La Trobe
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Intrinsic risk factors for hip and groin pain in professional male football players

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posted on 2023-01-19, 09:51 authored by Andrea Britt Mosler
Submission note: A thesis submitted in total fulfilment of the requirements for the degree of Doctor of Philosophy to the School of Allied Health, College of Science, Health and Engineering, La Trobe University, Bundoora, Victoria.

Background Hip or groin pain causes significant time-loss in football. Factors such as muscle strength, range of motion, and bony shape (morphology), have potential to increase the risk of this injury. This thesis investigated the association between factors identified from screening, and time-loss hip or groin injury in professional male football players. Methods A systematic review investigated the factors differentiating athletes with and without groin pain to inform the screening test battery. A total of 575 football players underwent musculoskeletal, and X-ray screening specific for hip or groin pain during two consecutive seasons. Injury and exposure surveillance (training and match play) was conducted prospectively. Baseline data were analysed for two cross-sectional studies with the normal profiles for hip strength and range of motion, and the prevalence of bony morphological variants determined. Two prospective studies examined the epidemiology and intrinsic risk factors for hip or groin injury. Results Dominance, previous groin injury and ethnicity had no clinically relevant effect on normal strength and range of motion profiles. Cam morphology (asphericity of the femoral head neck junction) was very common (60% hips, 72% players), but acetabular overcoverage and undercoverage were uncommon ( less than 13% players). Cam morphology prevalence was lower in East Asian football players. High burden of groin injury was found, at an incidence of 1.0 per 1000h (95% CI 0.9-1.1) and 21% (IQR 10-28%) of players experienced groin injury each season. Each club could expect 6.6 groin injuries (IQR 2.9-9.1) and 85 days lost per season (IQR 35-215 days). Adductor-related groin pain was the most common entity (68%). Previous groin injury (HR= 1.8; 95% CI 1.2-2.7) and higher than normal eccentric adduction strength increased risk for hip or groin injury (HR=1.6; 95%CI 1.0-2.5). Lower than normal eccentric adduction strength increased risk for adductor-related injuries (HR =1.7; 95%CI 1.0-3.0). However, these associations were not strong enough to identify an ‘at-risk’ individual and therefore, not useful screening tests to predict injury. Bony hip morphology was not associated with groin injury risk. Conclusions This thesis found that musculoskeletal screening is most useful to detect current hip or groin symptoms, rather than detecting the individual “at-risk” of future groin injury. Hip adduction strengthening may prevent adductor-related groin injury, but is likely to be more effective if implemented at the group, rather than individual level. There is no indication for X-ray screening of bony hip morphology in asymptomatic male football players.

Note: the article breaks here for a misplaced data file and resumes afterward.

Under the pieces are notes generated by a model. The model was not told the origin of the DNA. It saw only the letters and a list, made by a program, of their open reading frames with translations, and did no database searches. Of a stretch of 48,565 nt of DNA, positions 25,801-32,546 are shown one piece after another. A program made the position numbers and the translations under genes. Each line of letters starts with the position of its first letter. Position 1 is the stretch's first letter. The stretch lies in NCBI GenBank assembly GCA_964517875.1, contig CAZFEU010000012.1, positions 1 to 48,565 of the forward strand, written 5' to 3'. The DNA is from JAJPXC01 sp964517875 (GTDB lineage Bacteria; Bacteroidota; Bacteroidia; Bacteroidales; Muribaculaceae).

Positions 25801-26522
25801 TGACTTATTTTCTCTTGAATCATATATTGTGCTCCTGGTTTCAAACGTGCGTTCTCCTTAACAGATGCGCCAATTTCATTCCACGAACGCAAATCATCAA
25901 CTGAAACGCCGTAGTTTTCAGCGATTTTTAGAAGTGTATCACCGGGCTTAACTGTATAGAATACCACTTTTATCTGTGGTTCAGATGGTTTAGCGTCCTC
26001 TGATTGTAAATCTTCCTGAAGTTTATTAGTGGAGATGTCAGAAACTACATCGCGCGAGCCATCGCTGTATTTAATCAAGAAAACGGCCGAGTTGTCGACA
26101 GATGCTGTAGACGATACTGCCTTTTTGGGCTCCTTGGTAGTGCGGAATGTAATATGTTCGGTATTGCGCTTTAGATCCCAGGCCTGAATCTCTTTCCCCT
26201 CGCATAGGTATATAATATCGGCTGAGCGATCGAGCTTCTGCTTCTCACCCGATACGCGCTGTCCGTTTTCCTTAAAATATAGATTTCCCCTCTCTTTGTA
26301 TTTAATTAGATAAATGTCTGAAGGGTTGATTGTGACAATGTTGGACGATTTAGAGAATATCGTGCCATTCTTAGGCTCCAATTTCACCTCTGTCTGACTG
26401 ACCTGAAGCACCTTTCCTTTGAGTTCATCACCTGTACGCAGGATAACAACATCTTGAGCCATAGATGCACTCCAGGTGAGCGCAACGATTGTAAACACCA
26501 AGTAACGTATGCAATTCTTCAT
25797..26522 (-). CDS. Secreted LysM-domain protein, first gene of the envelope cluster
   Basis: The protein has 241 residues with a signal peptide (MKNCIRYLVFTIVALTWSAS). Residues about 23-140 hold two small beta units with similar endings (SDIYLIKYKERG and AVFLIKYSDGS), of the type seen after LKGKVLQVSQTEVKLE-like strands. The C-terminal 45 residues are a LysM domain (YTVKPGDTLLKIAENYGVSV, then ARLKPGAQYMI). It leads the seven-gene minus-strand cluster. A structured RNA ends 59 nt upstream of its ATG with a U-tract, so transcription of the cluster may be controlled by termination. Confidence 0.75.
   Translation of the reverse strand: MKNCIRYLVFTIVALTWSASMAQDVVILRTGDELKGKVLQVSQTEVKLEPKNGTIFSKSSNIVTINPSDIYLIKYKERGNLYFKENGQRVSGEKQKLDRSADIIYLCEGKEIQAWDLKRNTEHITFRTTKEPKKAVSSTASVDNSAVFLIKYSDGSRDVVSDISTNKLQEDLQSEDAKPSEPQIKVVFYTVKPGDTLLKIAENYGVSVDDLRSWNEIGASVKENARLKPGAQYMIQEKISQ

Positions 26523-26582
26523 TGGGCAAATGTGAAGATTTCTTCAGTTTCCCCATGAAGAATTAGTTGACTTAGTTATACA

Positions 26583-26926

Thesis with publications.


Center or Department

College of Science, Health and Engineering. School of Allied Health.

Thesis type

  • Ph. D.

Awarding institution

La Trobe University

Year Awarded


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This thesis contains third party copyright material which has been reproduced here with permission. Any further use requires permission of the copyright owner. The thesis author retains all proprietary rights (such as copyright and patent rights) over all other content of this thesis, and has granted La Trobe University permission to reproduce and communicate this version of the thesis. The author has declared that any third party copyright material contained within the thesis made available here is reproduced and communicated with permission. If you believe that any material has been made available without permission of the copyright owner please contact us with the details.

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